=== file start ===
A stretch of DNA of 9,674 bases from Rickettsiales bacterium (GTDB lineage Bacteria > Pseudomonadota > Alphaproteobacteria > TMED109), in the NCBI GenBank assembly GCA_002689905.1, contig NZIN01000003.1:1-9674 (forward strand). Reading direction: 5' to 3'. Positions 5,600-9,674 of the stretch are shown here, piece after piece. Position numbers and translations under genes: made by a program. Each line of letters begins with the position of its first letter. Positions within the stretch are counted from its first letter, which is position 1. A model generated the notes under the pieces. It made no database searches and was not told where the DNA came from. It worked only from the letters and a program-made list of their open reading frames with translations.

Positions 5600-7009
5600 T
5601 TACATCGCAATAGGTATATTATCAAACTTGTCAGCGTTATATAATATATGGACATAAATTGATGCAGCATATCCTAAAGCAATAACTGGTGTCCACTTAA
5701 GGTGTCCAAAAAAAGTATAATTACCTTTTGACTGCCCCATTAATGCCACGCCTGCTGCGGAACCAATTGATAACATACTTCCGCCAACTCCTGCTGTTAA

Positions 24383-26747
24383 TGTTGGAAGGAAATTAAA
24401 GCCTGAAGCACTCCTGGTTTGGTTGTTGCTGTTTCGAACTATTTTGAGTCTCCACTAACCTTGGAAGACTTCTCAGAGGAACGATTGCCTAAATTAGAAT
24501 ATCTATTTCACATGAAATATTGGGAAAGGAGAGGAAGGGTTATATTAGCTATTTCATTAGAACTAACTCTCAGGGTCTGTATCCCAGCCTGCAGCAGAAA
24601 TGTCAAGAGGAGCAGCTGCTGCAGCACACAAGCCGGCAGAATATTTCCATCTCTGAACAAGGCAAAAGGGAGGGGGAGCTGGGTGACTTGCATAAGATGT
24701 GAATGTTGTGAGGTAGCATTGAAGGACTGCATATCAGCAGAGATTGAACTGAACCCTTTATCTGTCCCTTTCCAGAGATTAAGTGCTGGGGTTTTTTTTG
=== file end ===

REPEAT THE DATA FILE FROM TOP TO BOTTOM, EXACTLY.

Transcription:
A stretch of DNA of 9,674 bases from Rickettsiales bacterium (GTDB lineage Bacteria > Pseudomonadota > Alphaproteobacteria > TMED109), in the NCBI GenBank assembly GCA_002689905.1, contig NZIN01000003.1:1-9674 (forward strand). Reading direction: 5' to 3'. Positions 5,600-9,674 of the stretch are shown here, piece after piece. Position numbers and translations under genes: made by a program. Each line of letters begins with the position of its first letter. Positions within the stretch are counted from its first letter, which is position 1. A model generated the notes under the pieces. It made no database searches and was not told where the DNA came from. It worked only from the letters and a program-made list of their open reading frames with translations.

Positions 5600-7009
5600 T
5601 TACATCGCAATAGGTATATTATCAAACTTGTCAGCGTTATATAATATATGGACATAAATTGATGCAGCATATCCTAAAGCAATAACTGGTGTCCACTTAA
5701 GGTGTCCAAAAAAAGTATAATTACCTTTTGACTGCCCCATTAATGCCACGCCTGCTGCGGAACCAATTGATAACATACTTCCGCCAACTCCTGCTGTTAA

Positions 24383-26747
24383 TGTTGGAAGGAAATTAAA
24401 GCCTGAAGCACTCCTGGTTTGGTTGTTGCTGTTTCGAACTATTTTGAGTCTCCACTAACCTTGGAAGACTTCTCAGAGGAACGATTGCCTAAATTAGAAT
24501 ATCTATTTCACATGAAATATTGGGAAAGGAGAGGAAGGGTTATATTAGCTATTTCATTAGAACTAACTCTCAGGGTCTGTATCCCAGCCTGCAGCAGAAA
24601 TGTCAAGAGGAGCAGCTGCTGCAGCACACAAGCCGGCAGAATATTTCCATCTCTGAACAAGGCAAAAGGGAGGGGGAGCTGGGTGACTTGCATAAGATGT
24701 GAATGTTGTGAGGTAGCATTGAAGGACTGCATATCAGCAGAGATTGAACTGAACCCTTTATCTGTCCCTTTCCAGAGATTAAGTGCTGGGGTTTTTTTTG